The Connection Between Happiness and Toxic Positivity

By Derek Sullivan, CCPRD Substance Use Prevention Services

en español


Today is International Day of Happiness! We may be asking ourselves if, “in the midst of the pandemic, should we focus on happiness?” The answer is yes. We are all struggling through this pandemic in different ways, isolation, fear, grief; and a majority of us would say that we feel alone more now than ever. And though we are living in a digital age and connection without contact is more accessible, we tend not to share the difficult emotions with others in an attempt to meet societal pressures or ‘personal codes’ for staying strong and resilient. Oftentimes because we feel this internal pressure to keep negative emotions inside, we subconsciously show others that we are not open to hearing about their struggles. When we respond to others with phrases like “it could be worse” or “look on the bright side”, we actually could be doing more damage than good.

While at first glance these phrases can seem helpful in focusing the individuals on what they should be grateful for, it sends them the message that “my comfort is more important than your reality,” Susan David, Harvard Medical School psychologist, explains in her Ted Talk. She emphasizes that we are living in a time in which being positive has become “a new form of moral correctness.” This means we have equated feeling difficult emotions to something being fundamentally wrong with us.

This phenomenon is called Toxic Positivity, which Dr. Jamie Long, a Licensed Clinical Psychologist, defines as: “the excessive and ineffective overgeneralization of a happy, optimistic state across all situations (The Psychology Group, 2019).” When positivity is used to cover up or silence the human experience, it becomes toxic and harmful to all parties involved. Long states that “compulsively forcing positivity amongst those who are expressing pain ultimately results in the denial, minimization, and invalidation of the authentic human emotional experience.”

While the world around us closes in, we can back ourselves into a corner by grasping for happiness and positivity wherever we can find it. And when we can’t find it, we fake it, forcing ourselves to view the world as we wish it was, and not how it is. Forcing positivity on others creates a narrative that requires “success” to be dependent on the individual, ignoring the various systemic impacts of society. As human beings, we crave consistency and control, even in uncontrollable situations. We have this idea in our heads that if we can control the way that we react and respond to life events by forcing a positive outlook, we will be happier people overall. The opposite is true: when emotions get pushed aside and ignored, they get stronger, and we, in turn, lose our ability to cope and effectively respond to these negative emotions.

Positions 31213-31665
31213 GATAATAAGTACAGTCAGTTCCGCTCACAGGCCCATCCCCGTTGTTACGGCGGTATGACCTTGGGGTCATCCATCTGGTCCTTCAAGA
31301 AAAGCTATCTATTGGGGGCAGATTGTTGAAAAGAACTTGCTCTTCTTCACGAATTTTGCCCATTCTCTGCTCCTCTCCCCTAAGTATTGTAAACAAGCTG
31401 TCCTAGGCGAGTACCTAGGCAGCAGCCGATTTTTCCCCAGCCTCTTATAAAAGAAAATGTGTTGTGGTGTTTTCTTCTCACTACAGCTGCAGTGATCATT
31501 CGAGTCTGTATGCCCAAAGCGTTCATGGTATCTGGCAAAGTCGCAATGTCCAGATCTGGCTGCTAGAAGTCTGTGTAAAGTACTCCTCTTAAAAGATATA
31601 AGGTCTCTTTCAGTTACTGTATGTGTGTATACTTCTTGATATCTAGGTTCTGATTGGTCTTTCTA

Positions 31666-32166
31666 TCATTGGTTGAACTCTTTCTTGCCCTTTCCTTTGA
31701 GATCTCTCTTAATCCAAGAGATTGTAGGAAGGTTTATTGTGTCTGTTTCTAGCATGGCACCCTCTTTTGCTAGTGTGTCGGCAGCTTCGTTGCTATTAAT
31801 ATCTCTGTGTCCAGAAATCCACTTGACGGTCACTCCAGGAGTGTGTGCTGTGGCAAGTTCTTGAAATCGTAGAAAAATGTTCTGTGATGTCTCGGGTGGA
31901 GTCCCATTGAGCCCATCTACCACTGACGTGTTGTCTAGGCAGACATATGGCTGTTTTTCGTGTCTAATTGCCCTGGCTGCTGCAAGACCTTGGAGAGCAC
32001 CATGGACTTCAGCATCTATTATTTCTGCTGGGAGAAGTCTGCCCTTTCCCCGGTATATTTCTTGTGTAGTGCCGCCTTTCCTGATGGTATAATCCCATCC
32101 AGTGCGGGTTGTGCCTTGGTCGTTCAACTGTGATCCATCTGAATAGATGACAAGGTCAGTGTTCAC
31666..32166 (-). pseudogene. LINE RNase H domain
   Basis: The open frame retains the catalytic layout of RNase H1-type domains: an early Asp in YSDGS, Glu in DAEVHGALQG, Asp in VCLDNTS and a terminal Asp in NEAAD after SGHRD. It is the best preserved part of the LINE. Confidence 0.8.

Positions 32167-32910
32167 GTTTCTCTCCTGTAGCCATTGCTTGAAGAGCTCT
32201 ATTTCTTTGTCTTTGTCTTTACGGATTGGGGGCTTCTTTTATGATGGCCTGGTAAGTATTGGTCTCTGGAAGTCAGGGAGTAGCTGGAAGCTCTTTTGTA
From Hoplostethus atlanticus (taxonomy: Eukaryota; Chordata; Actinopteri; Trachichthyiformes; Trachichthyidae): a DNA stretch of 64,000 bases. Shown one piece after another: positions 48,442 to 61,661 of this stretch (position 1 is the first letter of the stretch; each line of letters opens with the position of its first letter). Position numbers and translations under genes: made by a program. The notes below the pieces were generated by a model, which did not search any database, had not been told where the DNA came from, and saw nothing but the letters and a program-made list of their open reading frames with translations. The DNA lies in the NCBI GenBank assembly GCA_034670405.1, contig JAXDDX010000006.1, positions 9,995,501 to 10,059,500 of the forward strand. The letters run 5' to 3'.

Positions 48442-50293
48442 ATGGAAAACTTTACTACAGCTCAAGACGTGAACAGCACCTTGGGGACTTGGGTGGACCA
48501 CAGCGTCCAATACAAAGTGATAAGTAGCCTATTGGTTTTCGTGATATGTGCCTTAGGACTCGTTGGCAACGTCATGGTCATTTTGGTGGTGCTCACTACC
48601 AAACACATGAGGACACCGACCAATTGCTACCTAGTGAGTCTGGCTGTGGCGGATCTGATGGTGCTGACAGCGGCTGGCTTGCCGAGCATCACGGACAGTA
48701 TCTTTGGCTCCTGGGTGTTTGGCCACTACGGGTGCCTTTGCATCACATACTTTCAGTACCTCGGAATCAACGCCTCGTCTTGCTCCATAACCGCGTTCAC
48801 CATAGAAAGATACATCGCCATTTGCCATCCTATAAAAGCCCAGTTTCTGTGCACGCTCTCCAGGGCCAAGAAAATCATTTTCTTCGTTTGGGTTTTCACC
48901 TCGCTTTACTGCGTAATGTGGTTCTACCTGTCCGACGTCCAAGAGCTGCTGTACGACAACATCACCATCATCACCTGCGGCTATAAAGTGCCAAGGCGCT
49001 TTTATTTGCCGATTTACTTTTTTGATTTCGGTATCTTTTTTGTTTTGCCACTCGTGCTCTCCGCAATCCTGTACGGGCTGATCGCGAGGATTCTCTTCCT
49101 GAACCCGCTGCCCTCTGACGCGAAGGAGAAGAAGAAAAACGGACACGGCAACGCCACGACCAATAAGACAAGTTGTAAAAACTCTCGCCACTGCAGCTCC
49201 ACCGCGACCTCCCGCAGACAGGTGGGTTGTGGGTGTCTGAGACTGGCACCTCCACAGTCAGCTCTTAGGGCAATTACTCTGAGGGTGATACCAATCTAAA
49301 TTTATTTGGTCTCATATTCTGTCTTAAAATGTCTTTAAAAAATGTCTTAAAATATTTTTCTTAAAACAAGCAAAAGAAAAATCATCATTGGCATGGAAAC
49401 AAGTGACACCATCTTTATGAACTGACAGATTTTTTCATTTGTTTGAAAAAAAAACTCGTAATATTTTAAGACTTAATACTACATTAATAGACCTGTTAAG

Toxic positivity is something that every one of us falls victim to, whether it be through the dismissal of our own negative emotions, or the push of positive emotions onto those who we think need it the most. Our immediate, learned, cultural response to others who are in distress is to do anything that we can to make them feel better. In order to create a world in which we can all thrive in our emotional vulnerability, it is critical to challenge these learned responses and enter a mindset of inviting them in to share their experience. It’s important to embrace and welcome feelings of sadness, fear, uncertainty, grief, and pain within your own personal lives and relationships. It is only through embracing the difficult emotions that we can truly find purpose and happiness within our lives.

To view our guide on ‘Learning to Replace Toxic Positivity with Validating Statements’, follow our Facebook and Instagram pages to view our story!


Sources:

International Day of Happiness. (n.d.). Retrieved March 10, 2021, from https://www.un.org/en/observances/happiness-day

David, S. (Director). (2017). “The gift and power of emotional courage” [Video file]. Retrieved March 10, 2021 from https://www.ted.com/talks/susan_david_the_gift_and_power_of_emotional_courage/transcript?language=en#t-987916

David, S. (2021, March 1). Brené with Dr. Susan David on The Dangers of Toxic Positivity [Interview by B. Brown]. Retrieved March 10, 2021, from https://www.ted.com/talks/susan_david_the_gift_and_power_of_emotional_courage/transcript?language=en#t-987916


Read more from our team:


The Relationship Between Covid 19 and Mental Health


Ways for Youth to Maintain Connection through Quarantine


What fills our pots? A Visualization Activity to Build Our Feelings of Self-Worth


How to Practice Self-Care while Social Distancing

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Funding provided to the Kenneth Young Center by the Substance Abuse and Mental Health Services Administration (SAMHSA), the Office of National Drug Control Policy (ONDCP), the Centers for Disease Control and Prevention (CDC), the Illinois Department of Human Services (IDHS), the Illinois Public Health Association, the Public Health Institute of Metropolitan Chicago, the Alliance to End Homelessness in Suburban Cook County, and Schaumburg Township.